In Episode 9 of our Manufactured Spend Data Points (MS DPs) series, we reviewed our purchase of a $500 Visa Gift Card (VGC) that we purchased online from GiftCards.com (GC.com) on August 1. There, we promised that we’d also report back on our purchase of a $500 Mastercard Gift Card (MCGC) made that same day. This episode, Episode 10, has the details on our MCGC purchase from GC.com.
Unfortunately, we didn’t learn much that’s new and helpful from our experiment with purchasing a MCGC from GC.com, beyond what we’d learned from our VGC experiment. But we’ll give you a quick rundown of this experiment nonetheless, so that we’ll have a complete record.
As always, remember that we’re total rookies when it comes to manufactured spend (MS), and we’re sharing experience far more than expertise in this series – including our own mistakes! The trial-and-error process is a huge part of the MS learning experience. Also, remember that we’re exploring online liquidation methods, as we know many people prefer doing this online rather than using methods that require an in-person visit to a store.
For this experiment, we ordered a $500 MCGC online from GC.com. Once again, we cherry-picked our deal, ordering through the Alaska Mileage Plan e-shopping portal, during a back-to-school promotion where we would receive bonus miles – in this case, 1,500 AS bonus miles for spending $500 or more (this promotion expired on 8/11/19):
- Total purchase price = $508.94
- GC value = $500
- Purchase fee = $6.95
- Shipping fee = $1.99
- Rewards from cards, offers and/or portals:
- AS shopping portal, 0.5x miles/dollar = 253 AS miles
- Purchase fee counted for the portal but shipping fee did not
- Worth about $3.79 at our baseline value of 1.5 cents per AS mile
- AS shopping portal bonus = 1,500 AS miles
- Worth about $22.50
- Paid with Citi Premier card earning 1x ThankYou Point (TYP)/dollar = 509 miles
- Worth about $6.36 at our baseline value of 1.25 cents per TYP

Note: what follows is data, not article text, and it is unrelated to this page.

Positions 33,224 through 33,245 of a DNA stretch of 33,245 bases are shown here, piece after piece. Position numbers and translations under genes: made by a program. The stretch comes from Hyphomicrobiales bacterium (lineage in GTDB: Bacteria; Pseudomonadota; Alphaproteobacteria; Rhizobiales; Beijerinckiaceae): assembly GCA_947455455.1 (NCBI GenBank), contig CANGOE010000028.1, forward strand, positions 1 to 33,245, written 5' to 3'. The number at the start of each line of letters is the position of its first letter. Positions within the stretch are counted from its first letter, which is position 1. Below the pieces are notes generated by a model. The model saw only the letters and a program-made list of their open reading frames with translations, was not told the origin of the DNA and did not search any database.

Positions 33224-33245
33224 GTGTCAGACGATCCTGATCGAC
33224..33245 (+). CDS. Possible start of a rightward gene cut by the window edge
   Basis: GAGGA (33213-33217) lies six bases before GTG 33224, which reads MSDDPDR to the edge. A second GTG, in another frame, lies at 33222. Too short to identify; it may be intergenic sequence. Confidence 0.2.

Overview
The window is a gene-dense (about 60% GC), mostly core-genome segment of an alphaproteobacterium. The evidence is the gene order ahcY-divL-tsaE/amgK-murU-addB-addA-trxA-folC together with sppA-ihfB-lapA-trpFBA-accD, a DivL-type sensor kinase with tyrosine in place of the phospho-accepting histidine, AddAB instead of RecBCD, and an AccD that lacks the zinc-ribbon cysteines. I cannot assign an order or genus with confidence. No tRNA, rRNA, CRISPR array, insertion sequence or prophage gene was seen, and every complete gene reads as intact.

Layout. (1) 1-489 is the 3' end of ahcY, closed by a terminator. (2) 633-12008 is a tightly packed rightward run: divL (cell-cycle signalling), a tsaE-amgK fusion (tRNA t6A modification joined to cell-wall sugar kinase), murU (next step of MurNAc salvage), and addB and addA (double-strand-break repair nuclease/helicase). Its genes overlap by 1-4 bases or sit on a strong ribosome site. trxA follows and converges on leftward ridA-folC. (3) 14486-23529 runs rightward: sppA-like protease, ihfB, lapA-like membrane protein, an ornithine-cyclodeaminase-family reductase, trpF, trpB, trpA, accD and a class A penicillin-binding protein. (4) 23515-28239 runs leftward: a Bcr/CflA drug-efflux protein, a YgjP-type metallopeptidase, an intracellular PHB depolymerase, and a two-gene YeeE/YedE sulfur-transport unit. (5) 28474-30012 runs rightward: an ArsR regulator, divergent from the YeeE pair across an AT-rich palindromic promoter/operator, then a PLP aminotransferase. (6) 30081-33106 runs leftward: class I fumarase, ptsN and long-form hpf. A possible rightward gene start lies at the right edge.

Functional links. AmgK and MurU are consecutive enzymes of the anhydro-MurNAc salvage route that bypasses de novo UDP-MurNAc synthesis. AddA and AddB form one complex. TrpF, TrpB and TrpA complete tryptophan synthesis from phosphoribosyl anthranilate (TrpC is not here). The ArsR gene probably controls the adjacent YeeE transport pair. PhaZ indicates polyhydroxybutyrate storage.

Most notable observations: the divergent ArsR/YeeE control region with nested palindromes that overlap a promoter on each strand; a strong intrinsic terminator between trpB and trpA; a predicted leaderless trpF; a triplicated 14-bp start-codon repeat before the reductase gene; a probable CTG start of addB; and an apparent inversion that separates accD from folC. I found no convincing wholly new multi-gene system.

- Importantly, this purchase also completed half of the spend toward the retention bonus on our Premier card, 5,000 TYPs for $1,000 spend, which we covered in this article. We won’t count the retention bonus miles in our calculations for this deal, but it was very helpful to be able to meet a significant portion of the spend requirement with this online GC purchase.
- AS shopping portal, 0.5x miles/dollar = 253 AS miles
Alaska has confirmed that we’ve earned our AS miles from this purchase, and they have posted to our Mileage Plan account:
Alaska has also confirmed that we’ve earned the back-to-school shopping portal bonus (although it has not yet posted):
As we mentioned in Episode 9, we don’t know of any credit card bonus earning categories that currently would be triggered by purchases from GiftCards.com. If we hadn’t been trying to hit the spend requirement for the retention bonus on our Citi Premier card, we would have chosen a different card with higher base earnings. But our selection of the Premier card here, like our selection of the Barclays AA Aviator Business card for our $500 VGC purchase from GC.com in Episode 9, illustrates an important point – you can help GC.com work to your advantage when you have a spend requirement for a sign-up/upgrade/retention bonus, or when you have a big-spend threshold for extra benefits.
Returning to our analysis, here’s our acquisition summary for this $500 MCGC:
- Acquisition Summary:
- Total cost = $508.94
- Miles earned = 1,753 AS miles, worth about $26.29
- Points earned = 509 TYPs, worth about $6.36
- Total value of miles & points earned = $32.65